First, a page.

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“What is the Spirit of Afrofuturism?”
Wednesday Session: Free and open to the public (In-person)
Friday Session: $25.00 (In-person) | $10.00 (Virtual)
A program of the Seminole State College of Florida Speakers Series
Free and open to the public (In-person)
January 25, 2023
from 7:00 PM - 8:30 PM
Seminole State College of Florida
(Sanford/Lake Mary Campus Building C, 100 Weldon Boulevard, Sanford 32773)
Assistant Professor of English and U.S. Literatures
Chesya Burke is an Assistant Professor of English and U.S. Literatures at Stetson University. Her primary areas of study are in African American literature, race and gender studies, comics, and speculative fiction. She received her Master’s degree in African American Studies from Georgia State University and her Ph.D. at the University of Florida. Her dissertation, "#Hashtag, Black Girl Magic: Reimaging Black Women Fluid Artists Within the Spirituality of Womanism," situates Black Girl Magic within a theoretical continuum which examines Black women’s use of social activism to voice change and how this social activism influences social consciousness and popular culture. http://chesyaburke.weebly.com/
The Ghanaian word of Sankofa’s literal translation means that “it is not taboo to fetch what is at risk of being left behind.” Afrofuturism quite literally is the act of acknowledging the practice of Sankofa (“reaching back”) to the ancestors, while calling on histories, spirituality, and lived experiences to imagine new futures for Black people, despite the lack of representation in mainstream society. When looking at a literal act of Sankofa within Black American literary tradition, one needs only to look at Alice Walker’s act of “finding” and “bringing back” Zora Neale Hurston into modern Black consciousness. The dynamic woman known as much for her off-page antics as her on-page talent, Zora Neale Hurston is considered an important writer of her time, skilled in Southern interpretation of dialect and culture. A complicated figure, Hurston’s contribution to Afrofuturism cannot be dismissed. But as Afrofuturists, who center Black voices and lived experiences, how do we reconcile Hurston, who claimed that “slavery is the price she paid for civilization.” In this presentation, I will discuss the tenets of Afrofuturism, Sankofa and the importance of reaching back to never forget Black complex voices of the past.”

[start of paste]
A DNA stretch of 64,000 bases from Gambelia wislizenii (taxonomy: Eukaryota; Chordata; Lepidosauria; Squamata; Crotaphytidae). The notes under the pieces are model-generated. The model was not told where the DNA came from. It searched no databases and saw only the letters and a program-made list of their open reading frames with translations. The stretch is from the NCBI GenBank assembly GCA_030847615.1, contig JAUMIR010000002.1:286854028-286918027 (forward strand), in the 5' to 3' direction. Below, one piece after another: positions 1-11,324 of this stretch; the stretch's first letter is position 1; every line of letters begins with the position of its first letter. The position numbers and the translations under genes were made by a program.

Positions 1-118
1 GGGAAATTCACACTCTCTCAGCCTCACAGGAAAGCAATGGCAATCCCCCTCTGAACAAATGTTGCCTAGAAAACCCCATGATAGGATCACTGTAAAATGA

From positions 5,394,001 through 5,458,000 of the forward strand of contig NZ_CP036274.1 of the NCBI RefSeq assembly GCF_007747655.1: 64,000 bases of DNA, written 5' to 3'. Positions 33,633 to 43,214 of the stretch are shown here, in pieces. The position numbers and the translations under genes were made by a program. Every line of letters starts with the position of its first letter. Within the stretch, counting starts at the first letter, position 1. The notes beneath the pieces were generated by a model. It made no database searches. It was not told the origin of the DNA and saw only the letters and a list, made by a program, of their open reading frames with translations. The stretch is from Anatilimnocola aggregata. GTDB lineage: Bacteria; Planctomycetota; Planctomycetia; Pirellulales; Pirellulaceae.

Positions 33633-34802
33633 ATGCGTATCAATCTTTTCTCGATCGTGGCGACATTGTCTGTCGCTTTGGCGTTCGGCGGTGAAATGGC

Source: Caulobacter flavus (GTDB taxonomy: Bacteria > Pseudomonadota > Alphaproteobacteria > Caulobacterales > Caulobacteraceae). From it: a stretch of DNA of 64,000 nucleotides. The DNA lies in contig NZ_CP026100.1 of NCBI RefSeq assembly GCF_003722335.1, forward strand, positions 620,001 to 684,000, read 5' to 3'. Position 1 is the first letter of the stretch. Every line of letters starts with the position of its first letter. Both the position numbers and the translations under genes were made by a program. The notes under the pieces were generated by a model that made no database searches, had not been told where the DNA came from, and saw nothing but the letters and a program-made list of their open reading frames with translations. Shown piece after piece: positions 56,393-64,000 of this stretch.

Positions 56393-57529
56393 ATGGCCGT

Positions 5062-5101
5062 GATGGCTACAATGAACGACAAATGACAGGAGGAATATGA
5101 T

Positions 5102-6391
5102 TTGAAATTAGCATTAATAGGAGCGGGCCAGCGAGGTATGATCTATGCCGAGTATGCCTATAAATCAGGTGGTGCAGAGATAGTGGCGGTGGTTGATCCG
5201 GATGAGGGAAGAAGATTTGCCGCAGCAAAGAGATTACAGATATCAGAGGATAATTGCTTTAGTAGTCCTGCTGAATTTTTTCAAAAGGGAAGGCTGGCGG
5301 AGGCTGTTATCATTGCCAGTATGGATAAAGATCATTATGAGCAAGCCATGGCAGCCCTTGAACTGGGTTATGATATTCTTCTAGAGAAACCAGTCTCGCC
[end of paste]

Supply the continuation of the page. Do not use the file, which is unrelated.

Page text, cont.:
Open reception and book signing after presentation
January 27, 2023
10:00 AM - 4:00 PM
UCF Downtown, Dr. Phillips Academic Commons (West Wing, Rm. 106, 528 W Livingston St, Orlando, FL 32801)
Associate Professor of History
University of Central Florida